Traditional and emerging human activities and their resulting pressures are increasingly affecting marine ecosystems and impacting their ability to sustain natural resources, functions and processes and which provide ecosystem services that deliver societal and economic benefits. A science-based, integrated Ecosystem Approach is needed to assess the status of marine ecosystems, incorporating a knowledge of ecosystem processes, functioning and services that can be used to determine how human activities change marine ecosystems and their ability to support human society. This important task requires suitable indicators for different ecosystem components and innovative modelling tools to extrapolate the increasingly sparse sampling data to cover broad areas of the oceans. In addition, although very many methods have been developed to assess the status of single components of the marine ecosystem, few exist for assessing multiple ecosystem components in a holistic way. Similarly, while there are many assessments of single activities and impacts, there is a dearth assessing cumulative impacts in addition to the challenge of determining such short term change against a background of climate change over greater spatial and temporal scales. Such an integrative assessment therefore requires us to understand the response of marine systems to human activities and their pressures superimposed on to the effects of climate change. Hence, innovative, cost-effective and cost-efficient monitoring tools are needed to obtain data for estimating the status of large marine areas.
The primary focus of this Research Topic is the science required for implementing the European Marine Strategy Framework Directive (MSFD), and its aim of achieving good environmental status in all European seas by 2020. Manuscripts addressing the requirements of the MSFD, in terms of developing indicators, modeling and methods to assess environmental status in the European regional seas are especially welcome, although manuscripts dealing with similar approaches in other seas are also very welcome, since they allow comparing and discussing the progress in this field in recent years from a broader perspective.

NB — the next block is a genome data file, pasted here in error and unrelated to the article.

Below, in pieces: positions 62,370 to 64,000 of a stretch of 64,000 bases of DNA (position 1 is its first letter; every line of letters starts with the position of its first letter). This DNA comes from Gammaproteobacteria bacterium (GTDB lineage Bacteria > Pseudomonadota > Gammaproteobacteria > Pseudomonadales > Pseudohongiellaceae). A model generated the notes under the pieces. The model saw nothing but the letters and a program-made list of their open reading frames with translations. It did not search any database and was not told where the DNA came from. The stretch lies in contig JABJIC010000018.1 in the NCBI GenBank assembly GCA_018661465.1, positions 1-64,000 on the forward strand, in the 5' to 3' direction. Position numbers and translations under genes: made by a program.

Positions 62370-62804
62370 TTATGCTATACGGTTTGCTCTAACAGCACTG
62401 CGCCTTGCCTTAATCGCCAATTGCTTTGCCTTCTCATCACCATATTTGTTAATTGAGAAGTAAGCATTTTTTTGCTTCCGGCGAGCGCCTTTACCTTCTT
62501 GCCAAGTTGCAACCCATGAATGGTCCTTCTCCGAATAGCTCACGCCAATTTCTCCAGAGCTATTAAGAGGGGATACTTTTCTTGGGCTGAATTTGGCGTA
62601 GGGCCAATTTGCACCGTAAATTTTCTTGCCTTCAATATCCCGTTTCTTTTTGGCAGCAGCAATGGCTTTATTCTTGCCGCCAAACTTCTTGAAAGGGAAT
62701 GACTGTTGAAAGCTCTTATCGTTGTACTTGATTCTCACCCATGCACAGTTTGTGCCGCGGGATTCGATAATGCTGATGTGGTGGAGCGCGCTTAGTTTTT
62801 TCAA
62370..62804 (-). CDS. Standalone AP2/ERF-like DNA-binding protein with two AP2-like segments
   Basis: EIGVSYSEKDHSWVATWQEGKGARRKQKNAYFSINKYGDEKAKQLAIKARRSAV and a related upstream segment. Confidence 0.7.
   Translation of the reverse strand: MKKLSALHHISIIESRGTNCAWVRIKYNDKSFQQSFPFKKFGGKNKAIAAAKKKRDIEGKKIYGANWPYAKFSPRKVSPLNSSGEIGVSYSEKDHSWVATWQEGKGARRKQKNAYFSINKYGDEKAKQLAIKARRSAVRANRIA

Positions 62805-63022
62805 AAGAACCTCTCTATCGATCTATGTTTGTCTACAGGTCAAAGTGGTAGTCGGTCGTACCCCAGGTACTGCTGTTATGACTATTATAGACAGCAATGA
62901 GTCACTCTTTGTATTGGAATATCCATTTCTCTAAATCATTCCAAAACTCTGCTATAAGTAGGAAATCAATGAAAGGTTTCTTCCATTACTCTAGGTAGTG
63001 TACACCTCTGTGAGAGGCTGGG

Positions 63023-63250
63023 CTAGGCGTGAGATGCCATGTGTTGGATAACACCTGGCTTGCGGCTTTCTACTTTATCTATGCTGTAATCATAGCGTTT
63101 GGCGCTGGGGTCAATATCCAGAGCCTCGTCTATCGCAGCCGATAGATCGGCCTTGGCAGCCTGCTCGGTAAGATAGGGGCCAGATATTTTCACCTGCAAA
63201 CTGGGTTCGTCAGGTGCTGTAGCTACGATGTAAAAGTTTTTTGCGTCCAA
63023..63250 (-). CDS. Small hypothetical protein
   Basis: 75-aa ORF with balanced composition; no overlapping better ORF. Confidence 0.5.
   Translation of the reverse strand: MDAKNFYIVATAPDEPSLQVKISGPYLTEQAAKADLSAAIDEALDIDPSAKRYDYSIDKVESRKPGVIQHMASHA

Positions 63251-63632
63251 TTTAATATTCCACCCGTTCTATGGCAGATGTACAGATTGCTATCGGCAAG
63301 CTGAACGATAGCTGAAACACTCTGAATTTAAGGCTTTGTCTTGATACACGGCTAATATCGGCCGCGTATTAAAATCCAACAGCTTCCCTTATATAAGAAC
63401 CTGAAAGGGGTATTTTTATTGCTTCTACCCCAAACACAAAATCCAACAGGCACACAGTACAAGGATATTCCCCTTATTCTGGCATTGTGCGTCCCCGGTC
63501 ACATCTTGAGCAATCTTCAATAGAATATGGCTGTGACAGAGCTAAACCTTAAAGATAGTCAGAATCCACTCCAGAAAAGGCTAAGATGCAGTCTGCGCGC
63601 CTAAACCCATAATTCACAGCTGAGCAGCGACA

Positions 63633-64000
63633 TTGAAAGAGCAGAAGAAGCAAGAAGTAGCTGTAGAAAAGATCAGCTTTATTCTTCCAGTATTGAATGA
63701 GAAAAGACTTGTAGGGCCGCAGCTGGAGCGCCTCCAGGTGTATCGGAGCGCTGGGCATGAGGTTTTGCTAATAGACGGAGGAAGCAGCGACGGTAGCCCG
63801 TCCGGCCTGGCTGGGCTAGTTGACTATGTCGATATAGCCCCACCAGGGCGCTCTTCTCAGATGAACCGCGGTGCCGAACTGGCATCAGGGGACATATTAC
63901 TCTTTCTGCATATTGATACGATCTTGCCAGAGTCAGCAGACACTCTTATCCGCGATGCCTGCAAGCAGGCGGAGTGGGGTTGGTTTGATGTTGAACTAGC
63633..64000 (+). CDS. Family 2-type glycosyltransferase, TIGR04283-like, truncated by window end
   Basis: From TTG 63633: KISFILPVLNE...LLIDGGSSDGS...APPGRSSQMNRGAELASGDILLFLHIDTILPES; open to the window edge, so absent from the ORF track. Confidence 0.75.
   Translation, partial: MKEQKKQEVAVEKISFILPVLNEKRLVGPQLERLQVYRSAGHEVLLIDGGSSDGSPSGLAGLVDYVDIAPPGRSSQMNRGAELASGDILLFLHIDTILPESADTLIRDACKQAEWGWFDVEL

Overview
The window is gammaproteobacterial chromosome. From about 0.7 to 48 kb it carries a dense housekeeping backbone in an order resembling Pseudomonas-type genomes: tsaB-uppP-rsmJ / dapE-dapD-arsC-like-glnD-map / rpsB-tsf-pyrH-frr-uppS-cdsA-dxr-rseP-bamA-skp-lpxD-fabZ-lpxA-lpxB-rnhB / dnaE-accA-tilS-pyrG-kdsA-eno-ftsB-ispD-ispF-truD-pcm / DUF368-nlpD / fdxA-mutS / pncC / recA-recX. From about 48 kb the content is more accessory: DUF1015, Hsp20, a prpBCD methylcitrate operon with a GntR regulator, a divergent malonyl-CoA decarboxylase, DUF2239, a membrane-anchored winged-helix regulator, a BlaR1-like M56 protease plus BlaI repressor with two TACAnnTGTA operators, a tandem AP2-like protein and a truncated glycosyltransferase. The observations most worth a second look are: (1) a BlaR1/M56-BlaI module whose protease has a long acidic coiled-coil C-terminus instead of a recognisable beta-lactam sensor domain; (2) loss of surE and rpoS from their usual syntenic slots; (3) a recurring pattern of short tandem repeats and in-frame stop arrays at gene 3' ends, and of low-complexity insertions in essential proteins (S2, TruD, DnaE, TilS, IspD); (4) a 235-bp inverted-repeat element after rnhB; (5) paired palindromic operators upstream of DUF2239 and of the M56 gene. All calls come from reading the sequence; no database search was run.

Manuscripts that address one or more of the following themes are invited:
• indicators and frameworks to demonstrate the marine status over large and small spatial and temporal scales;
• innovative methods for monitoring large marine areas, timescales or ecosystem components;
• human pressures and impacts on marine waters and the conceptual basis underpinning this;
• the assessment of marine status and integration at different scales (spatial and temporal), different ecosystem components, and multiple indicators;
• the economics and cost-effectiveness of monitoring and management measures, including ecosystem services and societal benefits;
• science for policy and implementing governance, with clear applications to assist managers in the process of decision making to improve marine health;
• the effective interaction and cooperation with stakeholders and innovative methods of communication between the different stakeholders.
This Research Topic will serve to determine the lessons learnt and future directions in marine management and assessment.
Keywords: marine ecosystems, marine ecology, marine policy, marine management, ecosystem approach, ecosystem monitoring, ecosystem status, MSFD, European seas
Important Note: All contributions to this Research Topic must be within the scope of the section and journal to which they are submitted, as defined in their mission statements. Frontiers reserves the right to guide an out-of-scope manuscript to a more suitable section or journal at any stage of peer review.
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